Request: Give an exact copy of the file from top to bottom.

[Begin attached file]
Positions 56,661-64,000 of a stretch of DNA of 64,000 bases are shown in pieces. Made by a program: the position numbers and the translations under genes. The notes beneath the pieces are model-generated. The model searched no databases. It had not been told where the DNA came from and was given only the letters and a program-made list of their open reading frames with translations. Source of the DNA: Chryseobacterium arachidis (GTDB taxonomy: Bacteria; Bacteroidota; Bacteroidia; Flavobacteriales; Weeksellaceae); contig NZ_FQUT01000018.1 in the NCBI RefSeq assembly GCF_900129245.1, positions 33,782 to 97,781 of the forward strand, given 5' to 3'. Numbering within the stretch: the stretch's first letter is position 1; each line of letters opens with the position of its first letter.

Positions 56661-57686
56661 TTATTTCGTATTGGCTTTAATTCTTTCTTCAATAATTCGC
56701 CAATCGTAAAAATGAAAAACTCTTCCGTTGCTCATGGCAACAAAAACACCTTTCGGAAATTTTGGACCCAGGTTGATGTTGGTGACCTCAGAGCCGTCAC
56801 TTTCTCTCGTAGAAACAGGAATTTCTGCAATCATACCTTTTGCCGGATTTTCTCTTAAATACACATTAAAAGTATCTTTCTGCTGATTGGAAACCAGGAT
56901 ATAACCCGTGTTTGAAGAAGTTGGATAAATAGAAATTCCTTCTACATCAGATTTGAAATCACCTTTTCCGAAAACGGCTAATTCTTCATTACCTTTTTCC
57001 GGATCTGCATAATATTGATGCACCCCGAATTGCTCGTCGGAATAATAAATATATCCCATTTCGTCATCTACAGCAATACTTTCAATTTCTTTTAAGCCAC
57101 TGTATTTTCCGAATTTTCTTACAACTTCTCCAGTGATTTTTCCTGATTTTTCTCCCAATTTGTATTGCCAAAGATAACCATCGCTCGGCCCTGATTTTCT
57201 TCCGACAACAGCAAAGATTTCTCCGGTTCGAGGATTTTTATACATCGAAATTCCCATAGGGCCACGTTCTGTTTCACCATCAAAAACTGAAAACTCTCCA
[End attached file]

Positions 56,661-64,000 of a stretch of DNA of 64,000 bases are shown in pieces. Made by a program: the position numbers and the translations under genes. The notes beneath the pieces are model-generated. The model searched no databases. It had not been told where the DNA came from and was given only the letters and a program-made list of their open reading frames with translations. Source of the DNA: Chryseobacterium arachidis (GTDB taxonomy: Bacteria; Bacteroidota; Bacteroidia; Flavobacteriales; Weeksellaceae); contig NZ_FQUT01000018.1 in the NCBI RefSeq assembly GCF_900129245.1, positions 33,782 to 97,781 of the forward strand, given 5' to 3'. Numbering within the stretch: the stretch's first letter is position 1; each line of letters opens with the position of its first letter.

Positions 56661-57686
56661 TTATTTCGTATTGGCTTTAATTCTTTCTTCAATAATTCGC
56701 CAATCGTAAAAATGAAAAACTCTTCCGTTGCTCATGGCAACAAAAACACCTTTCGGAAATTTTGGACCCAGGTTGATGTTGGTGACCTCAGAGCCGTCAC
56801 TTTCTCTCGTAGAAACAGGAATTTCTGCAATCATACCTTTTGCCGGATTTTCTCTTAAATACACATTAAAAGTATCTTTCTGCTGATTGGAAACCAGGAT
56901 ATAACCCGTGTTTGAAGAAGTTGGATAAATAGAAATTCCTTCTACATCAGATTTGAAATCACCTTTTCCGAAAACGGCTAATTCTTCATTACCTTTTTCC
57001 GGATCTGCATAATATTGATGCACCCCGAATTGCTCGTCGGAATAATAAATATATCCCATTTCGTCATCTACAGCAATACTTTCAATTTCTTTTAAGCCAC
57101 TGTATTTTCCGAATTTTCTTACAACTTCTCCAGTGATTTTTCCTGATTTTTCTCCCAATTTGTATTGCCAAAGATAACCATCGCTCGGCCCTGATTTTCT
57201 TCCGACAACAGCAAAGATTTCTCCGGTTCGAGGATTTTTATACATCGAAATTCCCATAGGGCCACGTTCTGTTTCACCATCAAAAACTGAAAACTCTCCA